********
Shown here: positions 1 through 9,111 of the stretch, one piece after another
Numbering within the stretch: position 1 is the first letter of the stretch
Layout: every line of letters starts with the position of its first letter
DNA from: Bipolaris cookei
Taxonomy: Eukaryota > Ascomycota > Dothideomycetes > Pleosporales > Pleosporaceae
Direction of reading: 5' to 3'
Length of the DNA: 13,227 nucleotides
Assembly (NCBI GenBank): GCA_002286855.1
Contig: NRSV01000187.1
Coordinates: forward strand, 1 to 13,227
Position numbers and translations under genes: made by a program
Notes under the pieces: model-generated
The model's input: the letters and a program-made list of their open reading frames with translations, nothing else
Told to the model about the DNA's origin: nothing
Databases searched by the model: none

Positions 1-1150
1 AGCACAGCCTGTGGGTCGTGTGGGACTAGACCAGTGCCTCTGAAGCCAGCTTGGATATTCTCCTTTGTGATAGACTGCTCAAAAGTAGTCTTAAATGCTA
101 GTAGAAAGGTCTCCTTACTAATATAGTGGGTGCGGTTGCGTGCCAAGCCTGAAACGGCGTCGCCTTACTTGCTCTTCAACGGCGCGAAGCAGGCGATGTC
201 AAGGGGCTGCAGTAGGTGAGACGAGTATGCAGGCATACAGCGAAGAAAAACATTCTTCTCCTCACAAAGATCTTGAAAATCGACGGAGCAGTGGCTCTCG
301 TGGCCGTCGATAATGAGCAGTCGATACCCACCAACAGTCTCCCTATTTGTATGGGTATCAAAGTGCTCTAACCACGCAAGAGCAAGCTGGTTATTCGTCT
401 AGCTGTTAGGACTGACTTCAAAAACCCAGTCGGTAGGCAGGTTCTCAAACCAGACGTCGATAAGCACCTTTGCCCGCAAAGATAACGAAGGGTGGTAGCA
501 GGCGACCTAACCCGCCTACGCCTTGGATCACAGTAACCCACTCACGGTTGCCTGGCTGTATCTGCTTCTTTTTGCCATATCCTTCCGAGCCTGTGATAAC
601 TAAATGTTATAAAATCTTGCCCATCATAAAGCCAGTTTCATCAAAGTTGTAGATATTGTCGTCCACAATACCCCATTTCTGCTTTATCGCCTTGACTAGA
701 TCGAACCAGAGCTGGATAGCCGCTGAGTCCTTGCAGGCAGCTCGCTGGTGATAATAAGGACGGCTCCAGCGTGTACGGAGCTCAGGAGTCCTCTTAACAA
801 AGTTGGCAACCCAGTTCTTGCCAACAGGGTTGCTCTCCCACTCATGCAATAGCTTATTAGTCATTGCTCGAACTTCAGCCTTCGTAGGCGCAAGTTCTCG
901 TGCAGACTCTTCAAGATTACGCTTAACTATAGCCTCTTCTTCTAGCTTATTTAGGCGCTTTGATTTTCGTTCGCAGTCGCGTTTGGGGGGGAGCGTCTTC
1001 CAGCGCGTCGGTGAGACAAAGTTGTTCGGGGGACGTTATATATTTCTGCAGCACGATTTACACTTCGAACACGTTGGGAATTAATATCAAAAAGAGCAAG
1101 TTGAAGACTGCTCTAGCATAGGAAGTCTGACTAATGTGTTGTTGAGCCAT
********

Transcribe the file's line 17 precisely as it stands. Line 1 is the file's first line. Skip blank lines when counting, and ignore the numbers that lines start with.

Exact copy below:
1 AGCACAGCCTGTGGGTCGTGTGGGACTAGACCAGTGCCTCTGAAGCCAGCTTGGATATTCTCCTTTGTGATAGACTGCTCAAAAGTAGTCTTAAATGCTA